One of the most important determinations for a partition referee is whether the property will be sold at a public auction or through a private sale. While often overlooked, this determination is quite important because it affects the “bidding procedure” itself. (Cummings, 13 Cal.App.5th at 601.)
With private sales, the referee will usually employ the MLS to bring in potential bidders. They may also contact buyer’s agents to bring in more interested parties. But crucially, whatever bids are submitted for the property are reviewed in private by the referee and parties. (CCP § 873.680.) This allows for better analysis and review of each potential bidder by the referee.
This is not to say that public auctions lack merit. Sometimes, parties would simply prefer that the property be sold for whatever they can get in a quick and efficient manner. The end price of the purchase does not matter so much as a “minimum” purchase price does. Public auctions of the property allow the parties to achieve this goal with relative ease and without the expensive marketing expenditures that come with drawn-out private sales.
Public sales are like any other auction. The public at large is informed of the sale through a “notice of sale” that includes a description of the property, the time and place for the auction, and a statement of those mandatory principal terms of the sale. (CCP § 873.650.) At the auction, potential buyers bid with each other until only one offer remains.
Who cannot buy property at a partition sale?
Essentially anyone from the public, including one of the parties themselves, can purchase property at a partition sale. The only exceptions are for three distinct classes of persons: (1) the partition referee appointed by the court; (2) one of the party’s attorneys; and (3) a party’s guardian or conservator unless they are doing so on behalf of the party. (CCP § 873.690.)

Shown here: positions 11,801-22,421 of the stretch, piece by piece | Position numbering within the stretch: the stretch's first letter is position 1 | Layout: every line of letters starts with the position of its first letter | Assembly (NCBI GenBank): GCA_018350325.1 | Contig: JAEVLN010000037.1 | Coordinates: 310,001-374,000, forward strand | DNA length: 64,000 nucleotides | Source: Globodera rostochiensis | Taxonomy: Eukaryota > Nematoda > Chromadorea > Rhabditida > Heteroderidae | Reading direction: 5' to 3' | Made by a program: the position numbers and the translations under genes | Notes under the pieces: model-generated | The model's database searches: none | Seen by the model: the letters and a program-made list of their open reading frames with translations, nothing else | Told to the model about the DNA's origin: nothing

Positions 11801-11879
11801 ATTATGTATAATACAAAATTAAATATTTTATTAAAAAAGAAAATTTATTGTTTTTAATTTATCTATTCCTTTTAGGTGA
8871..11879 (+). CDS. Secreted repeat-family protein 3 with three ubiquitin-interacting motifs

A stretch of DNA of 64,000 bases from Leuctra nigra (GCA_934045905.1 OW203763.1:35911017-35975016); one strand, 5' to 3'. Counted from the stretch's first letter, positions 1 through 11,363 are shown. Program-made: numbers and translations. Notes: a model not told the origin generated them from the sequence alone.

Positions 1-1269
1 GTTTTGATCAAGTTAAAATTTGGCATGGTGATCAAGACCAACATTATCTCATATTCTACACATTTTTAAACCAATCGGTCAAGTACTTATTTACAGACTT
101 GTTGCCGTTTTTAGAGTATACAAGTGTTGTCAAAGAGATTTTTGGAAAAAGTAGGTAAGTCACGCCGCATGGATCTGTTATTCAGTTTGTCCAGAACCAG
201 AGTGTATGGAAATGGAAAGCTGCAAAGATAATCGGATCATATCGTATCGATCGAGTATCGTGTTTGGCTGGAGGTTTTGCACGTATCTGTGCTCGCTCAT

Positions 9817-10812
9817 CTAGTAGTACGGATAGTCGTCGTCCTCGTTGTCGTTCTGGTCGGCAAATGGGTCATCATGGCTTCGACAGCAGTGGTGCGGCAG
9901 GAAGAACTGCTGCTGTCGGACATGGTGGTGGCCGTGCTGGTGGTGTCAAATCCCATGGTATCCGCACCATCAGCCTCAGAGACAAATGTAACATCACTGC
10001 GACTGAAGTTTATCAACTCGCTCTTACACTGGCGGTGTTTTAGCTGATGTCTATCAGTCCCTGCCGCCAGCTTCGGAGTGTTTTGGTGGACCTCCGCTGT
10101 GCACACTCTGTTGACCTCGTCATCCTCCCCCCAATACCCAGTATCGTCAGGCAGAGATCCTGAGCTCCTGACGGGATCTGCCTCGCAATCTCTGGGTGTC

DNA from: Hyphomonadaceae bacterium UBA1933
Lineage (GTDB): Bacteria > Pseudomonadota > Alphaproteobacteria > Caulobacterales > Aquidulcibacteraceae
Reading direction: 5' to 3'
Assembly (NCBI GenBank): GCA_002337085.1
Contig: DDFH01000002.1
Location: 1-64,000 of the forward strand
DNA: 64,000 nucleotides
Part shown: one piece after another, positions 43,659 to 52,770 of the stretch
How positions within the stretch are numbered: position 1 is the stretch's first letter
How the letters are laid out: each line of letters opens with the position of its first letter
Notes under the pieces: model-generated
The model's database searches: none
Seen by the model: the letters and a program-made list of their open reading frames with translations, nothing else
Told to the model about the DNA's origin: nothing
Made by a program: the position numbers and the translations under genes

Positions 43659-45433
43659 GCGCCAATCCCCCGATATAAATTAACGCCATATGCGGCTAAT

These restrictions are in place for conflict-of-interest reasons. A referee is intimately connected with setting the sales procedures. If they were able to buy the property, then they would be incentivized to set a price point or terms that would not be ultimately beneficial to the parties. The same things can be said of attorneys and legal guardians. The nature of their relationships with their clients would simply open up too many avenues for bias if they were allowed to buy their client’s property.
How can the Attorneys at Underwood Law Assist You?
Getting a judgment of partition is often only the first step in partition litigation. Perhaps unsurprisingly, getting the property sold can take even longer than litigating the right to partition itself. The nature of the lawsuit becomes that of accounting as parties attempt to find common ground on the methods and costs of the partition itself.
As each case is unique, property owners would be well-served to seek experienced counsel familiar with the intricacies of partition actions and the most efficient partition referees in the business. At Underwood Law, our knowledgeable attorneys are here to help. If you are trying to decide on the manner of a partition sale, attempting to buy your own property after a judgment of partition, or if you just have questions, please do not hesitate to contact our office.